The Evolution of Eyes in the Bivalvia: New Insights*

@inproceedings{Morton2008TheEO,
  title={The Evolution of Eyes in the Bivalvia: New Insights*},
  author={B. Morton},
  year={2008}
}
Abstract: Two types of multi-cellular eyes have been identified in the Bivalvia. Paired cephalic eyes occurring internally above the anterior end of the ctenidia are seen only in representatives of the Arcoidea, Limopsoidea, Mytiloidea, Anomioidea, Ostreoidea, and Limoidea. These eyes, comprising a pit of photo-sensory cells and a simple lens, are thought to represent the earliest method of photoreception. Many shallow-water marine, estuarine, and freshwater bivalves also possess simple… Expand
Development of the pallial eye in Nodipecten nodosus (Mollusca: Bivalvia): insights into early visual performance in scallops
TLDR
Whereas the pallial eyes from adult scallops are a complex visual system based on a mirror mechanism to form a focused image on the retina, early eye condition suggests a simple degree of directional photoreception, with no spatial vision. Expand
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TLDR
The observed patterns suggest that eye evolution in pteriomorphians might have evolved in association with light‐guided behaviors, such as phototaxis, body posture, and alarm responses, in lineages that shift to burrowing lifestyles and deep‐sea habitats. Expand
Three-dimensional reconstructions of pallial eyes in Pectinidae (Mollusca: Bivalvia)
TLDR
It is shown how morphological characteristics such as the hyperbolic shape of the lens can be overlooked if only single sections are investigated and how three-dimensional reconstructions of microtome sections enable the comparison of whole eyes and structures in contrast to single-section analysis. Expand
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TLDR
Because most bivalves lack complex eyes and ganglia and are unable to swim, scallops may be a promising system in which to study the co-evolution of image-forming eyes, centralised nervous systems and new forms of locomotion. Expand
The ectopic compound ommatidium-like pallial eyes of three species of Mediterranean (Adriatic Sea) Glycymeris (Bivalvia: Arcoida). Decreasing visual acuity with increasing depth?
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Comparison eye dimensions suggest a hypothesised trend in eye size differences in relation to depth to be valid, which will be the differences in abilities to create a summed image and thereby reduce visual acuity. Expand
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TLDR
The hypothesis that image-forming eyes have contributed to the diversification of taxa in the geological past is tested and more finely resolved patterns support the hypothesis that good vision is a key trait that promoted preferential diversification. Expand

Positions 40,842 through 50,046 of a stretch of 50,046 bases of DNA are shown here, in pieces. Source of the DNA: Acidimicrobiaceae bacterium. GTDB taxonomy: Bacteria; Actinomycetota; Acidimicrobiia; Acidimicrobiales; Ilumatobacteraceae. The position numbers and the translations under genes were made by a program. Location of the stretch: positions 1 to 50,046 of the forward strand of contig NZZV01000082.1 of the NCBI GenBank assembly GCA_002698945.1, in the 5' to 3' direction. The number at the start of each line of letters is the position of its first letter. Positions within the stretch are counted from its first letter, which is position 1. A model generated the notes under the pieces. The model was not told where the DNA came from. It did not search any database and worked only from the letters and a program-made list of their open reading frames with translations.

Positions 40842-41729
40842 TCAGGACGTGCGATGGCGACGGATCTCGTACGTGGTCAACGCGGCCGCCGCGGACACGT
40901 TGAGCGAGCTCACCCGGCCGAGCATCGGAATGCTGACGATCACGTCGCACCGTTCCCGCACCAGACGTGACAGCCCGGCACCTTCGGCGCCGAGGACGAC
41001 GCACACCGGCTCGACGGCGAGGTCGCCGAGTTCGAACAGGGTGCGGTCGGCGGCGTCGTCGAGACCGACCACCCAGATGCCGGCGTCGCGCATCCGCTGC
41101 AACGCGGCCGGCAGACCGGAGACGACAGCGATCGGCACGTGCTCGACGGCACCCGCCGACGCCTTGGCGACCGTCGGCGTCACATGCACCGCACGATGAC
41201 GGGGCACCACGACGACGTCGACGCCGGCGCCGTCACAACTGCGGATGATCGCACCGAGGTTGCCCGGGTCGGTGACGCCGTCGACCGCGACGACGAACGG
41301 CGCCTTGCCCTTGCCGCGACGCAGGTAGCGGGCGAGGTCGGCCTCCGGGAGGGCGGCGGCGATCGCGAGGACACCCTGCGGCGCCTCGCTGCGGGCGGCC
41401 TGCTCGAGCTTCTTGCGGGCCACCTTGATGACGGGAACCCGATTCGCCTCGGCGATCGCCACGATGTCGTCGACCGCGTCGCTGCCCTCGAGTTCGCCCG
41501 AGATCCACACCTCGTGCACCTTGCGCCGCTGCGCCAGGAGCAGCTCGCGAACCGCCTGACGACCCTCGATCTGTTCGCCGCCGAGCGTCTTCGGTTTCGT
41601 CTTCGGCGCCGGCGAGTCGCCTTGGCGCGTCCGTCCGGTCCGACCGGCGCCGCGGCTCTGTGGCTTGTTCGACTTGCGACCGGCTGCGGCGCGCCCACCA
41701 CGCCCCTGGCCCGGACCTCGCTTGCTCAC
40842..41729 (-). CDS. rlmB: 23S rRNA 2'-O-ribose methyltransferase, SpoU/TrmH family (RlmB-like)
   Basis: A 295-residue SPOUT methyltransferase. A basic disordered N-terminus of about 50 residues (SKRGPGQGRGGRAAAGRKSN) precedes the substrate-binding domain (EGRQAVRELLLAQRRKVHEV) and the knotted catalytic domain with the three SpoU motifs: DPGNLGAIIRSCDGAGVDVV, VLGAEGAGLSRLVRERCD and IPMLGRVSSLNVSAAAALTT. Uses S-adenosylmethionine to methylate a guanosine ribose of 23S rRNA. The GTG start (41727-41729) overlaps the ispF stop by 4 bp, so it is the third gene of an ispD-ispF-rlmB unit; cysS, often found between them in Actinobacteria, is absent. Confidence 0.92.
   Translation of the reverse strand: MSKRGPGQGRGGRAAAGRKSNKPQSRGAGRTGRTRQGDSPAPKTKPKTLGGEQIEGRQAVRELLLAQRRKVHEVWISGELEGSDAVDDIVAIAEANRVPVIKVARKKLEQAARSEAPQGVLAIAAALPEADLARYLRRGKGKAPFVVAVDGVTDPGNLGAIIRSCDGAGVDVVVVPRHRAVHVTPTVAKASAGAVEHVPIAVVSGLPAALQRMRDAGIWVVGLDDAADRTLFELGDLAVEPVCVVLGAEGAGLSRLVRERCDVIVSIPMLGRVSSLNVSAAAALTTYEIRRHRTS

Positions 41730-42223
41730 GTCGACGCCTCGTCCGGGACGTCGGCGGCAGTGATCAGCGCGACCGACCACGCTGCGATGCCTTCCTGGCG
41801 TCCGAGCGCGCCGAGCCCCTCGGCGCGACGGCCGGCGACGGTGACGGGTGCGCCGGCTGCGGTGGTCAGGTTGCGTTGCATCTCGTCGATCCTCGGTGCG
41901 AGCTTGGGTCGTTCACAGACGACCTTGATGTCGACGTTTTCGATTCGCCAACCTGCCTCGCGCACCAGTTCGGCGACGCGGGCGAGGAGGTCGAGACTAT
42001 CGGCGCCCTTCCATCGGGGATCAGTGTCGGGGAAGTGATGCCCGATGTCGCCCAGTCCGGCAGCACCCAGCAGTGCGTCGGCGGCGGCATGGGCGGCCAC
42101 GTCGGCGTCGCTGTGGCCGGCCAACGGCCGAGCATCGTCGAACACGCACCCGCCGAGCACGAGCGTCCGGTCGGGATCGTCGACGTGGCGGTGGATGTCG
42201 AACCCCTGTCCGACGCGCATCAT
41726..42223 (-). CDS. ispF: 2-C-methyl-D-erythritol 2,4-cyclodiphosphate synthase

On the Evolutionary Significance of the Mantle Margin in Pteriomorphian Bivalves
TLDR
The present work discusses how the mantle margin can be used as a model for investigating the evolution of the marine epifaunal benthos as many species in this community have undergone similar selective pressures and developed comparable morphological adaptations, such as ciliated tentacular organs. Expand
Photoreception and the Polyphyletic Evolution of Photoreceptors (with Special Reference to Mollusca)*
TLDR
It is proposed that the evolutionary pathway of photoreceptors reflects two different, successive processes: the (monophyletic?) differentiation ofPhotoreception as such, mediated by a specific transcription factor gene (such as Pax-6 or sine oculis) and the genetic information of that induction factor (normative unit for photoreception). Expand
Mantle margin morphogenesis in Nodipecten nodosus (Mollusca: Bivalvia): new insights into the development and the roles of bivalve pallial folds
TLDR
Analysis of the mantle margin of the scallop Nodipecten nodosus shows that the middle mantle fold forms from the outer surface of the inner fold after metamorphosis and that the initial unfolded mantle margin may represent a common condition among bivalves. Expand
The biology and functional morphology of Septifer bilocularis and Mytilisepta virgata (Bivalvia: Mytiloidea) from corals and the exposed rocky shores, respectively, of Hong Kong
TLDR
It is argued that species of Septifer can be retained within the Septiferinae, as currently defined, whereas M. virgata, as the type species, should possibly be placed in its own subfamily – the Mytiliseptiferinee – and, again possibly, allied with the Brachidontiinae. Expand
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References

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  • Geological Society, London, Special Publications
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TLDR
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